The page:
Having already waxed incoherent on the subject of Jedi Outcast, I now turn to the final game in the Dark Forces aka Jedi Knight series. Jedi Academy sees some interesting twists to the established formulae. Most notably, whilst Kyle Katarn plays a major role in events, he is not the player character anymore. Instead, you play Jaden Korr, a would-be student at the Jedi Academy on Yavin IV (that moon the Death Star was trying to blow up in the first Star Wars movie). You can customise Jaden's appearance, deciding on his or her race and gender, before the game starts.
In general, gameplay follows a similar path to that of Jedi Outcast, accept that chunks of the game are non-linear. A Dark Jedi cult called the Disciples of Ragnos have gathered in an attempt to resurrect a former Sith warlord, but their activities are scattered across the galaxy. As the game proceeds you can choose which order to tackle missions in, with a few 'major' missions furthering the storyline and bridging the narrative along the way.
Whilst this is broadly effective and makes for a somewhat larger game than its forebear, it also loosens the narrative tension. Since you always have time to choose which order to tackle missions in and where to go next, there isn't really the feeling of being against the clock to stop the evil Dark Jedi plans, as there was in the previous games in the series. That said, individual missions are frequently inventive, such as a swoop bike chase through the canyons of a remote world or a raging battle with stormtroopers on a platform suspended high above a gas giant.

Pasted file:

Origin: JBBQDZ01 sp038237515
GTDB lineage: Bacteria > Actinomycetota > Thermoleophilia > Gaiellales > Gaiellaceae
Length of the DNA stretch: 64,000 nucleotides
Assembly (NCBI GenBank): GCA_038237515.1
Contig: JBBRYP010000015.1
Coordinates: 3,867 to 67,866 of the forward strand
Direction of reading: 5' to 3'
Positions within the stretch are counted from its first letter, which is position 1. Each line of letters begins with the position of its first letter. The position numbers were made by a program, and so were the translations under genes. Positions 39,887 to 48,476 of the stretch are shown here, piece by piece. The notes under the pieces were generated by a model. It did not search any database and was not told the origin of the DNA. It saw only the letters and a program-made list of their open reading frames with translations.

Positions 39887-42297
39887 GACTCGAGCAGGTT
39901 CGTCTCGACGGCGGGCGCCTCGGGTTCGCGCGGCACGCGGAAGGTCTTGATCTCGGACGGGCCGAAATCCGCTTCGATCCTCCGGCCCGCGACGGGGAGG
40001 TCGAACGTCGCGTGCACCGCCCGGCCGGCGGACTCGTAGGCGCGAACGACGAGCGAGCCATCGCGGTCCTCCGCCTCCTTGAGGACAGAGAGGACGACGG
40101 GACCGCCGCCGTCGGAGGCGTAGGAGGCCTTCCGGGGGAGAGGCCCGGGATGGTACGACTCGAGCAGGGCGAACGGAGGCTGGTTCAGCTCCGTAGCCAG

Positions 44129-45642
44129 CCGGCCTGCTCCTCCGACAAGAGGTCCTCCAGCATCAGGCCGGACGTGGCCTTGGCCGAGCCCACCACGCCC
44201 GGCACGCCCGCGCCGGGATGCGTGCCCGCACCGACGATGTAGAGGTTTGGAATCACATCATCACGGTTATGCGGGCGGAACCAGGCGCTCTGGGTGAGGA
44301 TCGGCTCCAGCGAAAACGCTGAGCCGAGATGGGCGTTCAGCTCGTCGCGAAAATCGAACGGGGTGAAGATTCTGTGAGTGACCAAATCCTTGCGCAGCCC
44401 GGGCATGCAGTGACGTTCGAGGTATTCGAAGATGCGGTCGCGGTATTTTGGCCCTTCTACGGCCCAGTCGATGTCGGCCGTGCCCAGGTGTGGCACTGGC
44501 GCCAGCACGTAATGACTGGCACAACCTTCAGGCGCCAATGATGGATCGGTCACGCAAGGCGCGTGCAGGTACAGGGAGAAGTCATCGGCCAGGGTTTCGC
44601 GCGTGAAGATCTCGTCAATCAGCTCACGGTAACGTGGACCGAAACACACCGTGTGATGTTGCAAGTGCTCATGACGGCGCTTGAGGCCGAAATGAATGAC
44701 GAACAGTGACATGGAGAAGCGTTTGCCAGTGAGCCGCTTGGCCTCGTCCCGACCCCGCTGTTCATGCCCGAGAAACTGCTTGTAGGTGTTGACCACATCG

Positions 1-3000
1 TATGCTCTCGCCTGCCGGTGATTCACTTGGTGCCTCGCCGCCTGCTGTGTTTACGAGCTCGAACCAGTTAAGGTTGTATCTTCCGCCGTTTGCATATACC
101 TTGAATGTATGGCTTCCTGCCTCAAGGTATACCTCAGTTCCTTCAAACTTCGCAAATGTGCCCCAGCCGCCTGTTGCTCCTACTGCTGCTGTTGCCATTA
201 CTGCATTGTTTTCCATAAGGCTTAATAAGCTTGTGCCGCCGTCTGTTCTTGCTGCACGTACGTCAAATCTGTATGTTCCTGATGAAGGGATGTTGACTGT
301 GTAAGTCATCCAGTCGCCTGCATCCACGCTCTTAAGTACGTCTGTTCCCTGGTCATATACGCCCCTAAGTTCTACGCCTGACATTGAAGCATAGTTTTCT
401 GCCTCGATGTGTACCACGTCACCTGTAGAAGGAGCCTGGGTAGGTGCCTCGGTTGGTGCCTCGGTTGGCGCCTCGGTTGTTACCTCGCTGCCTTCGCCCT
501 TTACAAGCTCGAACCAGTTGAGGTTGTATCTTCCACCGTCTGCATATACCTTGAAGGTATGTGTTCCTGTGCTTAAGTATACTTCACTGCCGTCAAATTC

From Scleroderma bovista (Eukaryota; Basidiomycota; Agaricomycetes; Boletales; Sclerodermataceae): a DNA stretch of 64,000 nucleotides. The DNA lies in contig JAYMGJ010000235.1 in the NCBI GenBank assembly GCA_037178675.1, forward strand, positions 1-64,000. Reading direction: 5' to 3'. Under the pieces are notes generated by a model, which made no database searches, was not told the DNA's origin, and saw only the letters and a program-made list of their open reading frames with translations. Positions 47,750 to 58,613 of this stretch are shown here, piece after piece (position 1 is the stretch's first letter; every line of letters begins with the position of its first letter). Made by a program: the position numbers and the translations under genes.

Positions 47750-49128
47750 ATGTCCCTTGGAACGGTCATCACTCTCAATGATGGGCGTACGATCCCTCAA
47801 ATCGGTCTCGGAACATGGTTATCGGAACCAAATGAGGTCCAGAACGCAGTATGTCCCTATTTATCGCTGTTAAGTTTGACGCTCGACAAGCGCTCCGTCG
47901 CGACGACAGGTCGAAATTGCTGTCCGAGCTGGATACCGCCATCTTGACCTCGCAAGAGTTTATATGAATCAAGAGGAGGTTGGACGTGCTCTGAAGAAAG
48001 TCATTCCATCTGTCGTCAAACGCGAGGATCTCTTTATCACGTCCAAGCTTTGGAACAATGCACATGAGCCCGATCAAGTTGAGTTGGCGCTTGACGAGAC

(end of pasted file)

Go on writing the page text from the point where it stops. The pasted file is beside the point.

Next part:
The game is somewhat tougher than Jedi Outcast as well, with the introduction of new, elite forms of Dark Jedi, heavy battle droids and jetpack-equipped stormtroopers providing significant opposition. This is mainly down to you having Force powers and a lightsabre right from the start of the game, so by the time you reach the end of the game you are significantly tougher than Kyle was at the end of the prior game. This does lead to the occasional ridiculous situation that a lightsabre duel with a random Dark Jedi you meet in a corridor can last longer and be significantly more difficult than the end-of-game boss fight in Jedi Outcast, which leads to moments of annoying frustration. However, given that you can sleepwalk through most modern games without any problems, playing a more challenging game can also be quite satisfying.
Jedi Academy (****) is an entertaining game which is not quite as dramatic or tense as the prior game in the series, but makes up for it with superior lightsabre and Force combat and a superb massive battle at the end of the game which sees a whole load of Jedi and Dark Jedi duking it out. Overall, a very solid and playable game. It is available now on PC (UK, apparently not available in the US any more), Mac (UK, USA) and X-Box (UK, USA).